Finally, for the record, Magic-Flight does not make the branded chargers that are bundled with the Box. They are provided as a convenience so that people can use the Box without having to worry about such details.
Will LSD (Low Self-Discharge) batteries charge in a fast charge?
LSD batteries (such as Eneloops or the Magic-Flight stock batteries) can be charged in fast chargers, as long as they are not too fast. Charging an LSD battery in anything less than an hour is probably too fast. A charger that charges them in about one or two hours is about ideal. Furthermore, the performance of a battery is defined largely by the quality of the charger
Low self-discharge (LSD) NiMH batteries have a chemistry and physical constitution that differs slightly from standard rechargeable batteries. As a result, LSD batteries are more sensitive to overheating than the standard NiMH. Overheating a LSD battery can have a more significant impact, in terms of the loss of battery life (number of charge cycles) and the amount of charge that the battery can retain.
Statistically speaking, ultra-fast chargers -- chargers that charge a battery in less than an hour -- present too high of a risk profile in that detecting charge endpoint conditions is not an exact process. LSD batteries do not tolerate overcharging mistakes as well as standard ones (i.e., putting an already charged battery into a fast 15 minute charger is bad). As such, it is really not a good idea to put the stock batteries in a 15 minute fast charger more than occasionally. Magic-Flight does not recommend combining any 15 minute charger with LSD batteries except on rare occasions and when in great need.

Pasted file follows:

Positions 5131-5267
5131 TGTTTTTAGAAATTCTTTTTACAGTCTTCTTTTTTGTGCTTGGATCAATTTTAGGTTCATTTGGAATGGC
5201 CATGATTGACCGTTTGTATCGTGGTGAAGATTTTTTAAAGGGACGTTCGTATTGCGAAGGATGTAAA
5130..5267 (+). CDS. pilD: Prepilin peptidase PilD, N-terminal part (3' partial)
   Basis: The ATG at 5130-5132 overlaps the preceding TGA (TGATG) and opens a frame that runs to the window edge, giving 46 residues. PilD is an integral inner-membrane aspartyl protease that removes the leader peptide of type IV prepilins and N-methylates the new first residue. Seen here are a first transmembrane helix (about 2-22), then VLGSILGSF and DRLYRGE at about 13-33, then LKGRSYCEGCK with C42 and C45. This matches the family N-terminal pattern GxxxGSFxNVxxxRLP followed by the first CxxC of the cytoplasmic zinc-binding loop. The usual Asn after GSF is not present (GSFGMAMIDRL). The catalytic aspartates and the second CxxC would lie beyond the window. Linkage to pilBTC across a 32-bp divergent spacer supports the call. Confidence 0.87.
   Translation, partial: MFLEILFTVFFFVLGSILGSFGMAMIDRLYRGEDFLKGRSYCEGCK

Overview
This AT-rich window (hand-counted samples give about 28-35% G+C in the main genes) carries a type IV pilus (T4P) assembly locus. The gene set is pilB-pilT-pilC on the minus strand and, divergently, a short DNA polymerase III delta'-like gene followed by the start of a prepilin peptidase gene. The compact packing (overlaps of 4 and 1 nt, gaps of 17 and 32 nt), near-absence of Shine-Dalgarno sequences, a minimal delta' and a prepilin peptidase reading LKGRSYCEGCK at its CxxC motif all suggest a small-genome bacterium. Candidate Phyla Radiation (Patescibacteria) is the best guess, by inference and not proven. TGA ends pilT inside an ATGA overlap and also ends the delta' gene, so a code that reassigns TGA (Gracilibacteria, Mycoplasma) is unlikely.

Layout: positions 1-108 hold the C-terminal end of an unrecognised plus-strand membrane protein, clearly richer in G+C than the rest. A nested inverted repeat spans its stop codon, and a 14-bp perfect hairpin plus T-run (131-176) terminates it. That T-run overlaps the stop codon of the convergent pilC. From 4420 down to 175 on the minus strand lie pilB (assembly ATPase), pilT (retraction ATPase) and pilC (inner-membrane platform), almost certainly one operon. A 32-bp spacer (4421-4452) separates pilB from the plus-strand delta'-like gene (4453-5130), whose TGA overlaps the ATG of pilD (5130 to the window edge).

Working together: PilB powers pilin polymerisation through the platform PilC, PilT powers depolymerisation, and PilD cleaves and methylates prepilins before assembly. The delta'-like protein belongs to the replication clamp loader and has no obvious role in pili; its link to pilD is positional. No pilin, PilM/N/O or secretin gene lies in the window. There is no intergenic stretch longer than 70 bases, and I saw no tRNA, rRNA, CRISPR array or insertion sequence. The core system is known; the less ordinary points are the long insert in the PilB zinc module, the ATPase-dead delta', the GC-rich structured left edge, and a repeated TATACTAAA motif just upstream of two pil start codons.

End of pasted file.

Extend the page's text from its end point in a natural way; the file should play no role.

The charger that Magic-Flight provides is actually a very good fast (though not the fastest) charger. Its maximum charging time is about 4 hours, and is usually noticeably less.
Can I use a partially charged battery?
Yes. We recommend using fully charged batteries for performance reasons only -- so that people get the best possible experience with the Box, particularly on their first try when they are just learning how to use it. There are no problems with using partially charged batteries, as long as there is enough charge for them to be usable/useful.
There is also no issue with pulling a battery from the charger and using it before it has been fully charged (again, as long as enough of the charge is useful). However, it is recommended that you let the charger complete its charge cycle whenever possible, as the microprocessor in the charger may attempt to implement a conditioning cycle on the batteries. If it senses that the battery is low, it may discharge the battery before recharging it so as to extend the battery life. The charger that is being shipped is a smart charger and is designed to make the batteries last as long as possible.
The one thing that it IS necessary to watch for is putting an already fully charged battery back into the charger. Due to the nature of how the charger works, it is likely that the charger might be unable to determine that the battery is already fully charged, and might attempt to charge it again. This can potentially cause overheating in the battery and battery damage.